“In 1934, I went to Disney’s from Seattle and worked there until the strike of ’41. After several years of apprenticeship and assisting, I went on to animate on ‘Ferdinand the Bull’ (1936). Walt Kelly and I worked side by side, he just making a transitional change from the story department into animation. Later at the time of the strike, I became a striker and Kelly quit the studio and went east to work for Western Publishing. While there he created Pogo and the rest is history. Pogo, to my mind, was one of the very best strips of all time…until he got too deeply into politics.”

The-practical-pig-movie-poster-1939-1020197993I’m Late. Songwriters Bob Hilliard and Sammy Fain contributed songs to Disney’s animated feature Alice in Wonderland (1951). As Fain recalled, “The original version (of the song “I’m Late”) was somewhat different, not as hurried. We had played it for Walt and he liked it.

But that night I kept thinking about it and finally wrote out a second version. The next day I got in to see Walt and played if for him and he was delighted. There are few studios I know of where you could get in to see the top man and have him change his mind on a song.”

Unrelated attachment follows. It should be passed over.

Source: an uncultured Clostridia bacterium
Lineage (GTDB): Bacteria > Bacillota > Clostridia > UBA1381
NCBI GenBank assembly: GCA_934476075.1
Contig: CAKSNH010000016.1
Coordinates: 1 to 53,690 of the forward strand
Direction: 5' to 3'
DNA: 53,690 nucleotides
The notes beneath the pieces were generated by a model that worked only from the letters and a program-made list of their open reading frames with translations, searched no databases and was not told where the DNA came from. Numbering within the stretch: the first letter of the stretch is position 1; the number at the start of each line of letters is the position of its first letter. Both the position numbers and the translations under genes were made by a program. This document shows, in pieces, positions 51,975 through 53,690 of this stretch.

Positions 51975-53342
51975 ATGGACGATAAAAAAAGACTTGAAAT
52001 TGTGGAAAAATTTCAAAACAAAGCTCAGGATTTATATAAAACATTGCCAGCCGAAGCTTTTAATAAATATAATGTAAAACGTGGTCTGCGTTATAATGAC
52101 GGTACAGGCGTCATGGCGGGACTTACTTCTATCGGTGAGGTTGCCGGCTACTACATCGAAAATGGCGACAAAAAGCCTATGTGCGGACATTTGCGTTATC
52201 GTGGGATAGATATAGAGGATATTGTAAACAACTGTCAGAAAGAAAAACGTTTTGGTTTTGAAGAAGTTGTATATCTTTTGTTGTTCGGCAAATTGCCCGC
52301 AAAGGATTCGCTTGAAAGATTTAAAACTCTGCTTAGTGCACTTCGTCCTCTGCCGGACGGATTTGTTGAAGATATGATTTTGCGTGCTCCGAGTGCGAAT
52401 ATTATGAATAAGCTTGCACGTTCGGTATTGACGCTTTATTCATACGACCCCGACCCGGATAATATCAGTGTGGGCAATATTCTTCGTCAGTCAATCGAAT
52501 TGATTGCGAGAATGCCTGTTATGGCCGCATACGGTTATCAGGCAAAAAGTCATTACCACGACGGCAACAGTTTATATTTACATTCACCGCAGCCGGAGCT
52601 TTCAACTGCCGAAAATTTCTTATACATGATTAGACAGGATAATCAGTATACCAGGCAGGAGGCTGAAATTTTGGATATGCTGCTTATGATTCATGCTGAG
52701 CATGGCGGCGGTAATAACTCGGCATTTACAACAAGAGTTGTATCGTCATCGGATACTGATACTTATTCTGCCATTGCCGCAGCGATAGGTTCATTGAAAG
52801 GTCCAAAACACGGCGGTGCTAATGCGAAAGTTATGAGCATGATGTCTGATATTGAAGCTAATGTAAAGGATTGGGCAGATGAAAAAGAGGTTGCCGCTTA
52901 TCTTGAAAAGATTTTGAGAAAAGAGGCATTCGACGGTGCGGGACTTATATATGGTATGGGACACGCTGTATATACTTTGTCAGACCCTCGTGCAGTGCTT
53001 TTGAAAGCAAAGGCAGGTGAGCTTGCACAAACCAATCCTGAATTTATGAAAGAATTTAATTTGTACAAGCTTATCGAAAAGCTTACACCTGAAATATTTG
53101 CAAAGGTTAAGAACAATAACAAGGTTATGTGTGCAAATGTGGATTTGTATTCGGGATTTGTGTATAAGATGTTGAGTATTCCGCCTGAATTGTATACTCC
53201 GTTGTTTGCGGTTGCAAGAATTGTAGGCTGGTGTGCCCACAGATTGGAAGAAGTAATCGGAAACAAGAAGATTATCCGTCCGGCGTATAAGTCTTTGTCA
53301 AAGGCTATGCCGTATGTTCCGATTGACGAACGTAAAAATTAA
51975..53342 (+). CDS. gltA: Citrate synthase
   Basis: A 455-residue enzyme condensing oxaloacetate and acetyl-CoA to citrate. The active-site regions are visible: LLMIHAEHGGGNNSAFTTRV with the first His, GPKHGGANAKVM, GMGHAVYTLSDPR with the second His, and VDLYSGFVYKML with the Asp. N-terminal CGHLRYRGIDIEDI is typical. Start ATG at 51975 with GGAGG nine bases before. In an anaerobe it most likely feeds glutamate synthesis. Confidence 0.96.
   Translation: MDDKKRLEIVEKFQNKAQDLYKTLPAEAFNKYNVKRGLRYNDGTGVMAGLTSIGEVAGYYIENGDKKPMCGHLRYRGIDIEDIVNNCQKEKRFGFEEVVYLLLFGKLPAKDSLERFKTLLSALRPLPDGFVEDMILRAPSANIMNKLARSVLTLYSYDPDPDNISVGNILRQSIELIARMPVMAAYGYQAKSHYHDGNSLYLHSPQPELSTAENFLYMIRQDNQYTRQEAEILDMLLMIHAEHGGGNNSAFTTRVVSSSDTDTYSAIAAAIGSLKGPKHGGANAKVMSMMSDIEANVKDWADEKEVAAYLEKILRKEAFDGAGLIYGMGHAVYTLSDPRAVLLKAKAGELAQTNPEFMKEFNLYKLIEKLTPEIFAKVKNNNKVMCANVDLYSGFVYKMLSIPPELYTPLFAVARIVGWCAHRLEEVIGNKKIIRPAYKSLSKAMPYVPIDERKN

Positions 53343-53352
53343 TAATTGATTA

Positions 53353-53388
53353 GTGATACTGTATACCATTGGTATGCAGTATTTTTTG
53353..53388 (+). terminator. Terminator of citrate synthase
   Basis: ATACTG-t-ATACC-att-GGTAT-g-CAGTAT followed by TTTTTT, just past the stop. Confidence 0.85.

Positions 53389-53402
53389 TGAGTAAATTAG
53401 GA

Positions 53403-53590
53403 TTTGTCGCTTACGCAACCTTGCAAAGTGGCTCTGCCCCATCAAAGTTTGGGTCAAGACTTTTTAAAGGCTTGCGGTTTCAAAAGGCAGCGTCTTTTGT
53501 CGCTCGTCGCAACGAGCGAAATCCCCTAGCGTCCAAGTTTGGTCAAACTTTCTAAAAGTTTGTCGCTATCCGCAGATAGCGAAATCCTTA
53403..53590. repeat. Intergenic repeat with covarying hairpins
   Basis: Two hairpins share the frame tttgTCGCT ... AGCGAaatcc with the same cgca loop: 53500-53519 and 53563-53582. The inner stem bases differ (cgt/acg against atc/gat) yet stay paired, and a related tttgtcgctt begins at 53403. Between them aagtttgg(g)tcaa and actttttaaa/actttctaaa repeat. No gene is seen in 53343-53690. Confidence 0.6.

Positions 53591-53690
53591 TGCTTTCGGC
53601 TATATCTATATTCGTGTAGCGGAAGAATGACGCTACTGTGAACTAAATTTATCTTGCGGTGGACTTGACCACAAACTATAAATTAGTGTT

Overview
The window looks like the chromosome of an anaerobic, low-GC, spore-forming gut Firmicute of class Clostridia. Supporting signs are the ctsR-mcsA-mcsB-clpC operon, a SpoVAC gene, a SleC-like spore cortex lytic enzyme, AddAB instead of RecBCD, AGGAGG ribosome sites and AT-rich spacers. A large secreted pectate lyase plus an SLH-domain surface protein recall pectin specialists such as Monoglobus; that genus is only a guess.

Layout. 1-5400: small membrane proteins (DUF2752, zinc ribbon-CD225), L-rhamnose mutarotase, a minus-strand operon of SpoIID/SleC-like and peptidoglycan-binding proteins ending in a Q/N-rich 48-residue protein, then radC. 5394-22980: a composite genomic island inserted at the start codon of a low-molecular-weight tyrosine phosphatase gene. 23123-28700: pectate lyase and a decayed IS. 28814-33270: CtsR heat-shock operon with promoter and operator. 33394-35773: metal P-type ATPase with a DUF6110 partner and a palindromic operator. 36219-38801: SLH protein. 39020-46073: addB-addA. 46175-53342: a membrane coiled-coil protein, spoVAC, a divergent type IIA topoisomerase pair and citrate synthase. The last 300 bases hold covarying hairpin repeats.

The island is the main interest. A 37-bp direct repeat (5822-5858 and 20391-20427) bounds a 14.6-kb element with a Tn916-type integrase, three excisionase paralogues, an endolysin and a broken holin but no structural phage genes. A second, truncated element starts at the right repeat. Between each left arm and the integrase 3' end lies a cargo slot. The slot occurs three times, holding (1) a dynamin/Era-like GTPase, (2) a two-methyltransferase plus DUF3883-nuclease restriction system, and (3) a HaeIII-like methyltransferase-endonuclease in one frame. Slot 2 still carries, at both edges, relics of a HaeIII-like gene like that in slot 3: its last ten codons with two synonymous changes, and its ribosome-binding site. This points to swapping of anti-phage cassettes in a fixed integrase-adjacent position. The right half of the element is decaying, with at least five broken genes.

Disney’s Rotten Tomatoes. In the Disney short The Practical Pig (1939), Walt and his gang thought they could get a good laugh out of pelting the Big Bad Wolf with overripe tomatoes, a standard gag. They tried dropping wet sponges, wash cloths, and, of course, tomatoes, but failed to achieve the desired sound effect.

Somehow they arrived at the noise they wanted by punching a leather cushion, making a breathing sound into a microphone and adding a raspberry…and then playing all the combined sounds backwards!


  • No tomatoes thrown at wolf. 🙁

    • They seem to be using this when the two pigs in the pie sneeze and the pie “splorts” on the little wolves.

      By the way, I had a picturebook translated to Bulgarian based on this film as a kid. I didn’t seen this particular film until much later, but the lie detector scenes were definitely amusing. I don’t know how official the book was, but it was good.

    • Maybe it’s actually describing the ketchup squirted onto the pigs’ faces? The sound effects sound similar to what is described in the article.

  • Too bad Walt could not briefly share the stage. Letting others shine enhances our own light. Guess Walt never knew that.